The deadlock broke in the second half when Raul Albiol was sent off for a hard lunge at David Villa on the 53rd minute. Lionel Messi, who has previously never scored against any of Mou’s teams, converted the spot kick to make it 1-0 to Barca. Forced into disarray, Pepe was temporarily moved to the back to man the defense; the last time we fielded a two-man midfield, we were hammered 5-0. Keeping that in mind, Mou made a couple of brilliant tactical changes. First, in an immediate response to the goal, he brought in Ozil for Benzema to inject the creative spark that was desperately lacking. Following that, he made a double substitution and took off Di Maria, who had a quiet game, for Arbeloa and Xabi Alonso for Adebayor. Now Di Maria’s substitution was reasonable but the latter one puzzled most, including myself. Xabi is our creative man and when we should’ve been chasing an equaliser, it seemed bizarre to take him off and replace him with Adebayor.

However, the gamble seemed to have paid off as Arbeloa took on Albiol’s vacated spot, bringing Pepe back to the midfield with Khedira. Both of them provided a good hold in the midfield, as Real Madrid moved forward with Cristiano and Ozil. The latter had a superb last 26 minutes or so, made some excellent passes, and showed how much Real were missing his creative spark in the first half. Real pressed hard outside Barca’s box which ultimately led to a penalty, courtesy of Dani Alves’ tackle on Marcelo – I am still unsure why did not get a second yellow for the challenge. Apparently Mou told the following during the press conference:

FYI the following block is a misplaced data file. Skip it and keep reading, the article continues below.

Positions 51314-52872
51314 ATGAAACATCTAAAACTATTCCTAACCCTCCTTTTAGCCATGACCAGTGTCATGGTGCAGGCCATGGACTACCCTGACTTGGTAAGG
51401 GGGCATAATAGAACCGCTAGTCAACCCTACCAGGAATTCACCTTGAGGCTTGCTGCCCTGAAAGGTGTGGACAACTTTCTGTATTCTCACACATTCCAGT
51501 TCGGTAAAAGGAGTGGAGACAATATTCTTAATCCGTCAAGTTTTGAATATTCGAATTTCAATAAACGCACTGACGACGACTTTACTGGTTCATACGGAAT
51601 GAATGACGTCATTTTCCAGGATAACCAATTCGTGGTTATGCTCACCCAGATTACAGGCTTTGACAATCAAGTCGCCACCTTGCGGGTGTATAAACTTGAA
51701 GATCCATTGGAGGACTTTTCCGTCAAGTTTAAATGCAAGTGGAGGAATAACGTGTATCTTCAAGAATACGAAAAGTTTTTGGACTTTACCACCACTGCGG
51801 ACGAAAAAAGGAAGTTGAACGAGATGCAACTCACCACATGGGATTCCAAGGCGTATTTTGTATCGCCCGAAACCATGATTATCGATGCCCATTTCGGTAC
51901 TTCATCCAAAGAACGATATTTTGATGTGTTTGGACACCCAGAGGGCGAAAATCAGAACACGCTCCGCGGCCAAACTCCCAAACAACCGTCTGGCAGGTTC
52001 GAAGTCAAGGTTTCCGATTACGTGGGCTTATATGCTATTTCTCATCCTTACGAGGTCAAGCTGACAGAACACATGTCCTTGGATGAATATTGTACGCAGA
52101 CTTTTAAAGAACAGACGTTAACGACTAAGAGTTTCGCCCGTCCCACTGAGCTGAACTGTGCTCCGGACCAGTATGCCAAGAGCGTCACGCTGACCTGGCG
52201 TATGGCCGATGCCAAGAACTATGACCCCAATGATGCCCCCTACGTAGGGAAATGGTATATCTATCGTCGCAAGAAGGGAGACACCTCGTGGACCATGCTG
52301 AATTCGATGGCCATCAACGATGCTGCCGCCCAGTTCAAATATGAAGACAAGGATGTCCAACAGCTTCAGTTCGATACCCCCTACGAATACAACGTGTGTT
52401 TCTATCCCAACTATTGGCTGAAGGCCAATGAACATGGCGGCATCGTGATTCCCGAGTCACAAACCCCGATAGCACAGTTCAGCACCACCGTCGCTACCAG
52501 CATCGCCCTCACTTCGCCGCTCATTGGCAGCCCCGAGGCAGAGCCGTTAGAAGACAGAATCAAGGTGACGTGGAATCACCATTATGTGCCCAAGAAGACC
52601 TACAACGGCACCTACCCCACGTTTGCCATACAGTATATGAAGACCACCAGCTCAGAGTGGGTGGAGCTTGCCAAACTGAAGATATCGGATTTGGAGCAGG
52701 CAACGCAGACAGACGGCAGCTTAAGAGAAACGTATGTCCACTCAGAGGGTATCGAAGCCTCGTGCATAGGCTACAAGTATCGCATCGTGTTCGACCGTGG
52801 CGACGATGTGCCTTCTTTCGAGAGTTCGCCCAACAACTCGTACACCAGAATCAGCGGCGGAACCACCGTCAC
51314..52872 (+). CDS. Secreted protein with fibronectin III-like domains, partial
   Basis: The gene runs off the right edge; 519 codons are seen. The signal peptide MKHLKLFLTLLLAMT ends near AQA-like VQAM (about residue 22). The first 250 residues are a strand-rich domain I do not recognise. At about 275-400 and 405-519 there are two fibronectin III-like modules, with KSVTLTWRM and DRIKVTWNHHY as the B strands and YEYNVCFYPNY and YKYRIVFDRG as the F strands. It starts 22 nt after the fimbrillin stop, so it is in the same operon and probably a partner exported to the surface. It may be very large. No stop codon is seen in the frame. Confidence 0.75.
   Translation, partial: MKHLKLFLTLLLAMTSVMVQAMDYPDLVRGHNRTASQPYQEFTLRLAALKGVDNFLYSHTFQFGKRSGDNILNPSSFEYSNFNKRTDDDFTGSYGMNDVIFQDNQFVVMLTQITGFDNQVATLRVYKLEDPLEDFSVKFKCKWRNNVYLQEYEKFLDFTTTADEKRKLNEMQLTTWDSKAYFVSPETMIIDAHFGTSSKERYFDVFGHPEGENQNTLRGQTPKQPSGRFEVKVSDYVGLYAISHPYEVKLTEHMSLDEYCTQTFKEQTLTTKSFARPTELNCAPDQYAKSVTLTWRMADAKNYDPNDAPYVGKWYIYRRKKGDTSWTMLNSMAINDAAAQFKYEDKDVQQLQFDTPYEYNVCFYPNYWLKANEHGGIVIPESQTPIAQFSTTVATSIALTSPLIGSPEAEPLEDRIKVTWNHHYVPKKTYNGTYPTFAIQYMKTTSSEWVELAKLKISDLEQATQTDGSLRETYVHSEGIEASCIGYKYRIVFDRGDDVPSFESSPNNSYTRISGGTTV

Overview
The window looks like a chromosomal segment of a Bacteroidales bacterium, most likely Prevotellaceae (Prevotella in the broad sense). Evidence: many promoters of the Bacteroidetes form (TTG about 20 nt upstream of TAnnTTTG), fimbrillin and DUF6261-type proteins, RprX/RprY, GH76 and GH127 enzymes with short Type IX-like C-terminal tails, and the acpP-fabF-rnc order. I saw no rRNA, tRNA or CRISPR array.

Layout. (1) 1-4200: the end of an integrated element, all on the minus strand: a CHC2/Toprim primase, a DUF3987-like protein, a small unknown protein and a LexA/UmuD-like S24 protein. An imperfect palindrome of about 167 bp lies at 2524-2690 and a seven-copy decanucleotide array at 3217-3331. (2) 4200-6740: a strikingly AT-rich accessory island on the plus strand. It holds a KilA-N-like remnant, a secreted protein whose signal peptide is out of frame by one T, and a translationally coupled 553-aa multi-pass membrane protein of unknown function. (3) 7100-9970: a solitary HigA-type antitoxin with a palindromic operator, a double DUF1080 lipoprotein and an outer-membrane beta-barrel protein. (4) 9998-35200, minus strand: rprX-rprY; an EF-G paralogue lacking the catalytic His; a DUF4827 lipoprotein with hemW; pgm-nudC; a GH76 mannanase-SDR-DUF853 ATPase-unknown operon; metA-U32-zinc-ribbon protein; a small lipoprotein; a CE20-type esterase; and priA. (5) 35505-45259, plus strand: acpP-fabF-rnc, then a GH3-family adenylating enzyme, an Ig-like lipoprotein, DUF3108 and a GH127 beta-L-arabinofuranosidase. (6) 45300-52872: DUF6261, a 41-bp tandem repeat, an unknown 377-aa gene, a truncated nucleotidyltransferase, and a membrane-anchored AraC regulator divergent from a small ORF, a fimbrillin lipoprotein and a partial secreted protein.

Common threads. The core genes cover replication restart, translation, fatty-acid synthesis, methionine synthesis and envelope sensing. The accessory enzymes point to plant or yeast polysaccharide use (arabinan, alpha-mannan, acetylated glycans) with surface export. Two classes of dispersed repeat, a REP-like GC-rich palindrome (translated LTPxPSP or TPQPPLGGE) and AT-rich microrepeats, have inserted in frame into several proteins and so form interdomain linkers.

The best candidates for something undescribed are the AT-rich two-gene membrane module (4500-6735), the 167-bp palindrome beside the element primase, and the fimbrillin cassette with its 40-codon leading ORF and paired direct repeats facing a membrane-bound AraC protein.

I asked the fourth official why there wasn’t a second yellow and he told me it’s because he’s a full-back.”

I am not sure about the veracity of this statement but if this is the reason why Alves didn’t get carded, I’d like the Spanish FA to explain why Ramos or just about any other full back gets carded and sent off? Gross double standards! Anyway, it doesn’t matter, referees will be referees – and by that I mean ridiculously favourable toward Barca , but we’ll just have to incorporate that into our game-plan. Last night it worked, Wednesday it will work too. I am confident.

In the 85th minute, Cristiano’s converted penalty re-instilled some hope into Madrid as they pressed again, nearly getting a winner when Khedira shot directly at the keeper.

Overall, there are a few reasons why we should be proud of this result: